Chippewa Capital Partners has reached an agreement with Gov. Mark Dayton over mineral leases at the former Essar Steel Minnesota project in Nashwauk, removing one of the last obstacles to a bankruptcy settlement approved this morning in Delaware.
The agreement allows Chippewa — a joint venture of London steel and energy conglomerate GFG Alliance and Roanoke, Va., billionaire Tom Clarke — to take over the bankrupt, half-built taconite iron ore mine and processing center, restart construction and start mining and processing ore by 2020.
India-based Essar pumped $1.8 billion into the Nashwauk project over seven years but then walked away in late 2015, out of cash and more than $1 billion in debt, filing for bankruptcy last July.
Clarke, who also purchased most of the bankrupt Magnetation Iron Range mining and processing operations in December, has vowed to add a major new element to the Nashwauk project — an iron plant that would turn taconite concentrate produced at the site into hot briquette iron. That iron would be used in electric arc mini-mill steel mills, the first big push for Minnesota iron ore into that growing steelmaking market.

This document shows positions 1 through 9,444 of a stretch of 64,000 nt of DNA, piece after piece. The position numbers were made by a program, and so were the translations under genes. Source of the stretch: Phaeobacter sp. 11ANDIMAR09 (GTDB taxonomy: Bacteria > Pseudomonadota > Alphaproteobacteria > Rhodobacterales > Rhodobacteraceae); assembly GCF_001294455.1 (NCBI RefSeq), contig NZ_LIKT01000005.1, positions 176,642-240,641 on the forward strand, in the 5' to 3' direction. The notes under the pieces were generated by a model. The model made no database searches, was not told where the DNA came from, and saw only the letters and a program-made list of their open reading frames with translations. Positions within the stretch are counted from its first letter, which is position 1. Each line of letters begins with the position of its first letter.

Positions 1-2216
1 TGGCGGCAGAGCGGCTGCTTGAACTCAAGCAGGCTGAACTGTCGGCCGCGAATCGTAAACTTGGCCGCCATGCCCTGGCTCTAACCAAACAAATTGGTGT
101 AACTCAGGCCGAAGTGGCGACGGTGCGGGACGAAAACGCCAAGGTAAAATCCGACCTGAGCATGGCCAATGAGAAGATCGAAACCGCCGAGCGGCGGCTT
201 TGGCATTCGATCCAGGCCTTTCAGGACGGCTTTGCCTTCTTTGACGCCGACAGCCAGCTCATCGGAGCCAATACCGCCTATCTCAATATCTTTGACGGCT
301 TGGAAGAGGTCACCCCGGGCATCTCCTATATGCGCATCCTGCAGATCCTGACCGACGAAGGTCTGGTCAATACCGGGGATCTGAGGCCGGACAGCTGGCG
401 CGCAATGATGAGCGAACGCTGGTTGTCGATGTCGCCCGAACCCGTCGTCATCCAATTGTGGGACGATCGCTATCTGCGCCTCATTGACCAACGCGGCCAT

Dayton had steadfastly refused to release the state’s rights to minerals under about 30 percent of the Nashwauk mine site, now called Mesabi Metallics, saying he wanted a better deal for local contractors and vendors who are still owed millions by Essar. He also wanted better guarantees that the new company has the financial backing to finish the project that’s been underway since 2008 without producing an ounce of taconite.
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